7 Super Shinsengumi Reimaginings
by Lynzee Loveridge,
Japan's Shinsengumi are synonymous with the eruption of political turmoil within the country in the 1860s, spearheaded by Matthew Perry's black ships and disagreements over isolationism and foreign trade. The group served the Tokugawa shogunate and despite only existing for five years, they carved out a legendary status for themselves, especially prominent members like Saitō Hajime. The group is depicted numerous ways in anime series, from handsome and dangerous swordsmen to rockstar idols. Those looking for a truly historical rendition in anime will have a hard time, but you can read a great article by author Jasper Sharp about the military police group at UK licensor Anime Limited's blog. Below you'll find some historical but mostly fantastical versions of the Shinsengumi.
Peace Maker If the above intro wasn't obvious enough, issuing a military police to protect politicians and ousting other prominent families in a bid to maintain isolationism and control of Japan led to a very volatile period. There were tragedies as masterless ronin began killing one another, the Shinsengumi participated in brutal interrogation techniques, and at one point Kyoto was lit ablaze. Peace Maker stars two brothers who find themselves orphaned during the chaotic period. One brother, Tetsu, is determined to avenge is parents while his older, pacifist brother Tatsu supports the Shinsengumi as an accountant. Tetsu and Tatsu's methods differ, and Tetsu is set on earning his way up the ranks. He encounters all of the Shinsengumi's major figureheads but also discovers that the power he seeks has a very high cost.
Hakuouki All the drama and intrigue of historical fiction but with a shiny, hunky coat of paint. The Hakuōki series is based on Idea Factory's otome romance games. Our hapless heroine Chizuru heads to Kyoto in search of her absentee dad but instead finds marauding criminals. She's rescued by gorgeous Shinsengumi who find out that the criminals roaming the streets are actually empowered by a magic serum Chizuru's dad concocted. So yeah, that's weird and it only continues from there and Chizuru and her band of handsome samurai have to put a stop to a plot to wipe out the human race.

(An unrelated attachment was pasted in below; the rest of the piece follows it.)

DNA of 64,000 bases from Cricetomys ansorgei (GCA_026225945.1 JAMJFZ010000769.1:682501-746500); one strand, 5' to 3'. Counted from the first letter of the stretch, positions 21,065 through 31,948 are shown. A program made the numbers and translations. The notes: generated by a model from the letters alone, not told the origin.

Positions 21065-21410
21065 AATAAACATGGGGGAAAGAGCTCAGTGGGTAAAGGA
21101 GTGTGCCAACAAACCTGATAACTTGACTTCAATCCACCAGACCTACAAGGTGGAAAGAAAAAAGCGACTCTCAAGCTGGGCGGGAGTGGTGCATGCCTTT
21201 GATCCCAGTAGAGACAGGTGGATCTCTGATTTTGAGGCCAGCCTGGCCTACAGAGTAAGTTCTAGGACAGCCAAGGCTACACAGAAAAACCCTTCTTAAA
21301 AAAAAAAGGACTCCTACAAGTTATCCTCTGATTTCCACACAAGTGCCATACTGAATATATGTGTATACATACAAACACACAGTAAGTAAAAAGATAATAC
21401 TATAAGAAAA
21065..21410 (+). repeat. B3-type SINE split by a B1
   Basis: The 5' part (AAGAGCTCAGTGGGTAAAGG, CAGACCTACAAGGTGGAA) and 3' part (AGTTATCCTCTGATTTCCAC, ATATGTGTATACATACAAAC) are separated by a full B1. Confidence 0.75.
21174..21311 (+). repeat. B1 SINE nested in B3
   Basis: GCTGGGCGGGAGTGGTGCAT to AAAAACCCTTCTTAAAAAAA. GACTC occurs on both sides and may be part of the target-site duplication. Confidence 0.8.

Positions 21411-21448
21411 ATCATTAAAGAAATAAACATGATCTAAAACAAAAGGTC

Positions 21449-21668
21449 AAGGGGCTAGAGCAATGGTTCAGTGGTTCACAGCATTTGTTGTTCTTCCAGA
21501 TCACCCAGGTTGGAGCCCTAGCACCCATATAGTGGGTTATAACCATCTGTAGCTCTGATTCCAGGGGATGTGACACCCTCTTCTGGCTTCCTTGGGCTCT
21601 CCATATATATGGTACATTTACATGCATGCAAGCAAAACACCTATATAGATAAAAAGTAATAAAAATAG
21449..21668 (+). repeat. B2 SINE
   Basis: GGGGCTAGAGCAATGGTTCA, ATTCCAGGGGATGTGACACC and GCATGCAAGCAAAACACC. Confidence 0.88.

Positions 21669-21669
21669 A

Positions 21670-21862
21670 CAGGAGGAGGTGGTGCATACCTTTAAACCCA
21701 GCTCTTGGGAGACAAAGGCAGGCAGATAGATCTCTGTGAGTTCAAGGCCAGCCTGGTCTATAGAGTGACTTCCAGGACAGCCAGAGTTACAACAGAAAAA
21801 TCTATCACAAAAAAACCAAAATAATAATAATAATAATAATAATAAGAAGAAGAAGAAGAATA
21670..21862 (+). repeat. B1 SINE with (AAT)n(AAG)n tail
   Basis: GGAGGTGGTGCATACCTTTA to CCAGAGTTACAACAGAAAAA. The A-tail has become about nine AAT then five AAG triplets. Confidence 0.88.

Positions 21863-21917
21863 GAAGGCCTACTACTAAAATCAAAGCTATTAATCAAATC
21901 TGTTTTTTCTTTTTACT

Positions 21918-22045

Rurouni Kenshin Most of Rurouni Kenshin's story takes place after the end of the Bakumatsu era. The Shinsengumi is disbanded and one of its heads, Saitō Hajime, has found new employ as a police officer and long-time Kenshin adversary. His role as a Shinsengumi captain are focused more closely on in the Rurouni Kenshin: Trust & Betrayal OAVs which also depict the Ikedaya Affair. Saitō and the Shinsegumi prevent rebel groups from burning down Kyoto, but the anime leaves out the torture scene where a guy has giant spikes struck into his feet that are then filled with hot wax.
Gintama if you're looking for a counterpoint to the heroic renditions of the Shinsengumi, look no further than Gintama which features Hijikata Tōshirō as a mayonnaise-gulping demon commander with a split otaku personality. His Shinsengumi compatriots include Kondō Isao (aka Gorilla) who is a serial nervous pooper, Okita Sōgo the lazy sadist, and Sasaki Tetsunosuke who speaks in rap. These aren't the Shinsengumi of history but they're definitely interesting.
Bakumatsu Rock Bakumatsu Rock casts the Shinsengumi as the bad guys, employed by the Tokugawa shogunate to...sing...brain-washing...music? These "Heaven's Songs" are meant to keep the people of Japan in a lull of subjugation and only the totally rockin' tunes of a new idol group can break the spell. The anime then recasts the prominent figures and Shinsengumi's foes from the Chōshū and Satsuma clans as the heroes led by Sakamoto Ryōma, playing their subversive rock and roll to wake up the people. The anime kind of got lost in the wave of idol shows but actually has some decent tunes.
Chiruran 1/2 No relation to Ranma 1/2, Chiruran 1/2 is a spin-off of a more serious Shinsegumi manga, Chiruran: Shinsengumi Requiem. This comedy spin-off doesn't bother with much of the action the group got up to and instead focuses on a slice-of-life approach (a weird concept, given the historical period). Hajime Saitō and pals laze around and discuss what's the best thing to eat for lunch, dress up in costumes, and field love letters from admirers. This anime is a series of shorts streaming on Crunchyroll, so you can easily blaze through it in about an hour if you want your military police without any blood.
Francesca Francesca and her shenanigans with the Shinsegumi has pretty strange origins in its own right. Intially, the zombie character wasn't much more than a Nico Nico Douga and YouTube idol with some animated music videos and tie-in CDs to promote Hokkaido. Somewhere along the line, staff decided to get Francesca her own television anime. Monster girls are plenty popular but when it came time to explain why a zombie girl is roaming around Hokkaido, the writers created an even more outlandish scenario. There's lots of zombies and Francesca has to help an exorcist get rid of them. Also those zombies are the Shinsegumi. Welcome attractive Frankenstein types Tetsunosuke Ichimura and Toshizō Hijikata.
The new poll: What's the best ED of the Winter 2018 season?
The old poll: What's the best OP of the Winter 2018 season?
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When she isn't compiling lists of tropes, topics, and characters, Lynzee works as the Managing Interest Editor for Anime News Network and posts pictures of her sons on Twitter @ANN_Lynzee.
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